Tooth Removal and Tooth Extraction

You may be asked to have a tooth removed.  The reason varies, but it can mean because of many thing.s for example, the decay has reached the bottom of the tooth, and is deep, the infection has destroyed a portion of the tooth that’s around the bone, and there isn’t enough room for all the teeth within the mouth, as in the case of say wisdom teeth.

Sometimes, partially erupted teeth are removed because the bacteria can enter and cause an infection, and that can extend to the bone and become serious. Impacted teeth tend to break through the gum tissue even if there isn’t enough space, and the pressure caused by this can also damage the nearby teeth. Removing the tooth that’s impacted can prevent infection, damage to other teeth, and save a lot of pain in the following years.

So how are they removed? Well, before it’s removed, your dentist will review the medical and dental history and take the correct x-rays.  They will reveal the length, position, and shape of the tooth and bone around it, and they can estimate the difficulty of this and if needed, you may need to be referred to an oral surgeon.

If it can be done that day, the area around the teeth does get a local anesthetic, so that you don’t feel pain. But, you may feel pressure and pulling.

For extractions that are simple, once the area is anesthetized, the tooth is then loosened with the help of a tool that’s called an elevator, and then extracted with forceps.  The dentist might want to smooth and recontour the underlying bone, and when they’re finished, it might be closed off with a stitch. 

What happens after all of this? Well, it’s critical to make sure that the infection is prevented from happening, and you should make sure that you follow what the dentist asks for. Your dentist may ask you to bite down on a piece of sterile, dry gauze, and you will want to keep it there for at least 30-45 minutes to help limit the bleeding while clotting happens.  You will want to for the next 24 hours not smoke, rinse your mouth too hard, or clean the teeth near it. 

You will probably feel a lot of pain and discomfort, and you may get a painkiller or antibiotic as well.  You may want to apply an ice pack, but do it for 15 minutes at a time.  don’t drink hot liquids, and don’t drink through a straw.  You can gently rinse your water with warm salt water, and do take it easy.  You will probably feel less discomfort after about 3 days to two weeks. If you have a lot of swelling, pain, or a fever, do talk to your dentist. 

Extractions are important for making sure infected teeth are taken out of the picture, and here you learned about what that entails, and why it’s important to do this for you.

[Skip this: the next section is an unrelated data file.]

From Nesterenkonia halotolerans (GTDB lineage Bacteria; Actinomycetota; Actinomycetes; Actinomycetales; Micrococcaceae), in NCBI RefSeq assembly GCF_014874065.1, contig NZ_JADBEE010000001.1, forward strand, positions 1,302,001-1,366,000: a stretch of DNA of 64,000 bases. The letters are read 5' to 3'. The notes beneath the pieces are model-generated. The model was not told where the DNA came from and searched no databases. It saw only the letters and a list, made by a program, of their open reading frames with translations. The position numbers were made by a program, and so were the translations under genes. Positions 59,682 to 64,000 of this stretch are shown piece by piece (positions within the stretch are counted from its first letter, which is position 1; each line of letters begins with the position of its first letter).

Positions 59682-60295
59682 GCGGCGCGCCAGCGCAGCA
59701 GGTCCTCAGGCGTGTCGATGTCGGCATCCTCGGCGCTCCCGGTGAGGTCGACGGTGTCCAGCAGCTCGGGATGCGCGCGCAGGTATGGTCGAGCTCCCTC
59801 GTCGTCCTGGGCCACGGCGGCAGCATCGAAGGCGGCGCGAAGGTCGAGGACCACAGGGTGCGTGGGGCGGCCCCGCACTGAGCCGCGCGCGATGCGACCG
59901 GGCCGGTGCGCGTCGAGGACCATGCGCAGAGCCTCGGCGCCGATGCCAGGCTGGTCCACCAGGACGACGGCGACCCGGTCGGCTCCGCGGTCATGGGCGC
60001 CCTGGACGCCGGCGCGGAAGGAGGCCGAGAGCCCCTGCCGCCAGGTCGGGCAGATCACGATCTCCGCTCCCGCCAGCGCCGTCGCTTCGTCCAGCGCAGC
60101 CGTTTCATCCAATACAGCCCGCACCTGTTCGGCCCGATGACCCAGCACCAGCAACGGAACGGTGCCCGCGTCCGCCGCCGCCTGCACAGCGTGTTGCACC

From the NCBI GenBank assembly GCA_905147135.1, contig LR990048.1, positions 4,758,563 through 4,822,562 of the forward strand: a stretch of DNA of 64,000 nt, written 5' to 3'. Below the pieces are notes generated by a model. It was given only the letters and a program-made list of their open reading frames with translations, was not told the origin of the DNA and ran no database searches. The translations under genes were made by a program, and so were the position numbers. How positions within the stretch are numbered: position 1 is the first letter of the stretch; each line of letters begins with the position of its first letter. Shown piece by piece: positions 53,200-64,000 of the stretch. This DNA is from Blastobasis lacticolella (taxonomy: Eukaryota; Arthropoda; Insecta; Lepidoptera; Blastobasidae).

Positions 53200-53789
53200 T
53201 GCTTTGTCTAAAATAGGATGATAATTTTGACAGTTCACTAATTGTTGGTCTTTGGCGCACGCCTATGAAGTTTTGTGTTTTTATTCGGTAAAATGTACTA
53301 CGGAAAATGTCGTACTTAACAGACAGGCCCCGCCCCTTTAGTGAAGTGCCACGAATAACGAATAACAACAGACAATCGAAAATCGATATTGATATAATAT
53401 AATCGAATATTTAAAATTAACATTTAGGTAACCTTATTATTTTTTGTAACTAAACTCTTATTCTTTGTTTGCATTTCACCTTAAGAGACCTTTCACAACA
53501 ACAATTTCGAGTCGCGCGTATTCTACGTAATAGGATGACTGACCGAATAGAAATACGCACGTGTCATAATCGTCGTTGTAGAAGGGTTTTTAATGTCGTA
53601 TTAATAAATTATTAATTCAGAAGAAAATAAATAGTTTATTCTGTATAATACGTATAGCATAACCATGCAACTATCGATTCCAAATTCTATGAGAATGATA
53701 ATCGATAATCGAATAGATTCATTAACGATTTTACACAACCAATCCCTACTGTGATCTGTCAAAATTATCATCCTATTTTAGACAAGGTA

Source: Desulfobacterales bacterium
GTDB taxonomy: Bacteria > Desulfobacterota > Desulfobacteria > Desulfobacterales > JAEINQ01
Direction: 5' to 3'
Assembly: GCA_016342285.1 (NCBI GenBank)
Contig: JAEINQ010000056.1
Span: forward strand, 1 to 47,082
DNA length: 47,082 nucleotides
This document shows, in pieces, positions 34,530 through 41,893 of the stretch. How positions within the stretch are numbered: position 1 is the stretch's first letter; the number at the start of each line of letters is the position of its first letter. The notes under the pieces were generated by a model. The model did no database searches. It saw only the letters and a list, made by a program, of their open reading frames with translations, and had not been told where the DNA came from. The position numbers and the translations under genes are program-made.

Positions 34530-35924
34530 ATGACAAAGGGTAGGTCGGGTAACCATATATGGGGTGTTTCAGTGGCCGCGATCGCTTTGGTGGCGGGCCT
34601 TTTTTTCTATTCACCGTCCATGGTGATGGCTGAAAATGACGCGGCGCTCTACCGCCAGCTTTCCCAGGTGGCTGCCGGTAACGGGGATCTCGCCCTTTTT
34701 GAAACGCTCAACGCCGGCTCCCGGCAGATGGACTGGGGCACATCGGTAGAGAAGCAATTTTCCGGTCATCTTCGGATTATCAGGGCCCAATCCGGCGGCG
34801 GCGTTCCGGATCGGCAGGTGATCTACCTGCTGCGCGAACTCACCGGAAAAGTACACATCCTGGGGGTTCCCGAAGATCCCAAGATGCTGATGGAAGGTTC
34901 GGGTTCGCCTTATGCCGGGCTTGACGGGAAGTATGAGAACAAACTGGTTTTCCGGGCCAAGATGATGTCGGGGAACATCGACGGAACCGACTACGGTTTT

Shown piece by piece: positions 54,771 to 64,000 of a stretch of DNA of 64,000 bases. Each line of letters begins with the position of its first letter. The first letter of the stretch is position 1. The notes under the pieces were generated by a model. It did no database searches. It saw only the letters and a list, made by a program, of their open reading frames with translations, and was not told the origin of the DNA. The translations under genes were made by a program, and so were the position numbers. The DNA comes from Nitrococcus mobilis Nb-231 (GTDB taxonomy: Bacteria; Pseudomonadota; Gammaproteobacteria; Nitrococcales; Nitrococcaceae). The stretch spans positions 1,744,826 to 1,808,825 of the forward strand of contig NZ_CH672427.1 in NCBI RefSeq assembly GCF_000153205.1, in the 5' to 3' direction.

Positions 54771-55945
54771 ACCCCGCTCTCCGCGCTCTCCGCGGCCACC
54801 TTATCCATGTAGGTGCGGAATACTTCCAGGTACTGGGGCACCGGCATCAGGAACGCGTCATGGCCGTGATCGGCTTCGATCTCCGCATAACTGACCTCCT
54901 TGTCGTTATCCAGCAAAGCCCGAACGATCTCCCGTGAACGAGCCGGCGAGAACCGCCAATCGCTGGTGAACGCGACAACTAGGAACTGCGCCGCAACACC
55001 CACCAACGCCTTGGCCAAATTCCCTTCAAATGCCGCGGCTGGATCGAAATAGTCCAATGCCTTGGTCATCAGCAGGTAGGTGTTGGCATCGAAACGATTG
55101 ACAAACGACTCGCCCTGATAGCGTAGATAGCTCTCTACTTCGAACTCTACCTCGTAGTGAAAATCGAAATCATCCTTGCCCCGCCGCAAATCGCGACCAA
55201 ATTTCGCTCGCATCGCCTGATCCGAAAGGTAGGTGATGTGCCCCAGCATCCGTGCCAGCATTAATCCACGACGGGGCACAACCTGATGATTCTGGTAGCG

What is a Filling?

Fillings are essentially a way to restore a tooth that’s been damaged by decay to bring it back to normal function. When you get a filling, chances are you’re getting decayed tooth material removed first, and then the area is cleaned up, and then the cleaned area is then fixed up with a filling material.

By closing off the spaces where bacteria can get in, a filling can prevent more decay from happening. Gold, porcelain, and even a composite resin or an amalgam can be used to help with this.

So what type is best for you? Well, the right one is essentially determined by what your dentist thinks is good for you that is right for you is also based on the extent of what you need to be repaired, any metal allergies, and where the filling is needed, along with how much you’re willing to pay. 

First, you’ve got gold fillings, which are made in a lab, and they’re cemented into place. The inlays are well tolerated by the gums, and they can last more than 20 years.  These are considered the best filling, but they’re the most expensive choice and require many visits.

For amalgam fillings, these are resistant to wear and tear, and they’re not as expensive, but due to the dark color, they’re more noticeable than other restorations, and they’re not used on front teeth for this reason.

The composite or plastic resins are matched to create the same color that your teeth are, so it creates a natural appearance. They are put directly into the cavity, and they harden.  They might not be ideal for larger fillings due to the fact that they are more subject to wear and tear with time, and they can be stained by tea, tobacco, and coffee, and they don’t last as long as others.

Finally, you’ve got the porcelain fillings, and essentially they are called inlays or onlays, and they’re made in a lab, then bonded to a tooth. They can be matched t the tooth color, and also resists staining. The restoration that you get typically covers most of the tooth, but they have a much higher cost for that reason.